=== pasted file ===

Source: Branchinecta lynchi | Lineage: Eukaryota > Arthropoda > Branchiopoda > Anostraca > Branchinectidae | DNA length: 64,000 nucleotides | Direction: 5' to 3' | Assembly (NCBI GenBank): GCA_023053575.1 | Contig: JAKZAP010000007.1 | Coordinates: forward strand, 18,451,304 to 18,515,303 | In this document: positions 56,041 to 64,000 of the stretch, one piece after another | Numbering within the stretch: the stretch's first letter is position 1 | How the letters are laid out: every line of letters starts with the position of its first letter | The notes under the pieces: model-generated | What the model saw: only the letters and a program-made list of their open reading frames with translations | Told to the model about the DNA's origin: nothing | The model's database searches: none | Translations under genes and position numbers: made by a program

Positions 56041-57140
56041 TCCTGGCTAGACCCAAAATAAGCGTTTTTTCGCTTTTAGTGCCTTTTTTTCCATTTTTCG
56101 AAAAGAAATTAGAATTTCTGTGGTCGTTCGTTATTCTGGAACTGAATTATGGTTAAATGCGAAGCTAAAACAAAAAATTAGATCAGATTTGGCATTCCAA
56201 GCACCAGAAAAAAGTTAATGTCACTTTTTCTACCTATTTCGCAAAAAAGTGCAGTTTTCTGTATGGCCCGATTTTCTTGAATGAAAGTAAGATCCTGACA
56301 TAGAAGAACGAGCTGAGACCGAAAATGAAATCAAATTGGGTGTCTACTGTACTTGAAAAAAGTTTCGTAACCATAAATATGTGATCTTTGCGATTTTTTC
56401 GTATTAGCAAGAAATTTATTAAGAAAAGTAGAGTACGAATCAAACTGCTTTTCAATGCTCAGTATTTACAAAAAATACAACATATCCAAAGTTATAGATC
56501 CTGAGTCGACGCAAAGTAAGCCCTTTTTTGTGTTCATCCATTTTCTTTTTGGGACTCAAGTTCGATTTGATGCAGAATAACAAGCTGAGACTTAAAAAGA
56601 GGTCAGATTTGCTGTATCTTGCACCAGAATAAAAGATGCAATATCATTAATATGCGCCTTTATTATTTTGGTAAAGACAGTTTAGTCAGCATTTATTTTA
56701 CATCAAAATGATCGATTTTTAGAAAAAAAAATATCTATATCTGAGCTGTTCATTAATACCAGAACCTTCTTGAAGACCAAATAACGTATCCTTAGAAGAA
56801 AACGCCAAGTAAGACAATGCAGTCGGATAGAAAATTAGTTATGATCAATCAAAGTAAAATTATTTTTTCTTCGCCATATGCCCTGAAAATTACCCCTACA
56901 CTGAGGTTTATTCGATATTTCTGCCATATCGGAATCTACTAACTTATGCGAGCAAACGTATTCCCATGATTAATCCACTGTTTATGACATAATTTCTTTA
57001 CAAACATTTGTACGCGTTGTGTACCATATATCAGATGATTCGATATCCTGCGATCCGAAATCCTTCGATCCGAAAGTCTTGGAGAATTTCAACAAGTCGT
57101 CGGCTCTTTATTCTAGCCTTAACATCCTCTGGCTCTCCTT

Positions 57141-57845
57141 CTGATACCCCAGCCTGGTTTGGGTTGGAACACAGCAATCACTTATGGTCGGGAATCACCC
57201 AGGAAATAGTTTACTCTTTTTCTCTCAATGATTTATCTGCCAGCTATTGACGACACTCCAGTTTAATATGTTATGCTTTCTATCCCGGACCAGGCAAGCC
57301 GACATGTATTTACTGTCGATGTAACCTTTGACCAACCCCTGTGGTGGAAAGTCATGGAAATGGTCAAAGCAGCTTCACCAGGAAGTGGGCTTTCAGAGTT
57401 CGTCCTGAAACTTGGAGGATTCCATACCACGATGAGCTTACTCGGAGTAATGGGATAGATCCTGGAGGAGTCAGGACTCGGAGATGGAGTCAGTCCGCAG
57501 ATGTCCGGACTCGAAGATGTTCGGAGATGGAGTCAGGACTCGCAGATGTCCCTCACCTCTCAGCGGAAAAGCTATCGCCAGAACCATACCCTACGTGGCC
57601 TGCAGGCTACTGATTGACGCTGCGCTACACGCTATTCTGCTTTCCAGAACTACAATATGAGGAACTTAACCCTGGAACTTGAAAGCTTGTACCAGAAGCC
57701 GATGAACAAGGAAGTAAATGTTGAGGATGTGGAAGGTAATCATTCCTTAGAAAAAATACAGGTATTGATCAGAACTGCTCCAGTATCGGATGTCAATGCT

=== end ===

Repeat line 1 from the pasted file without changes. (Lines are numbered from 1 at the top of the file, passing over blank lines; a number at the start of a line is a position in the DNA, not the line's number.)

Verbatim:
Source: Branchinecta lynchi | Lineage: Eukaryota > Arthropoda > Branchiopoda > Anostraca > Branchinectidae | DNA length: 64,000 nucleotides | Direction: 5' to 3' | Assembly (NCBI GenBank): GCA_023053575.1 | Contig: JAKZAP010000007.1 | Coordinates: forward strand, 18,451,304 to 18,515,303 | In this document: positions 56,041 to 64,000 of the stretch, one piece after another | Numbering within the stretch: the stretch's first letter is position 1 | How the letters are laid out: every line of letters starts with the position of its first letter | The notes under the pieces: model-generated | What the model saw: only the letters and a program-made list of their open reading frames with translations | Told to the model about the DNA's origin: nothing | The model's database searches: none | Translations under genes and position numbers: made by a program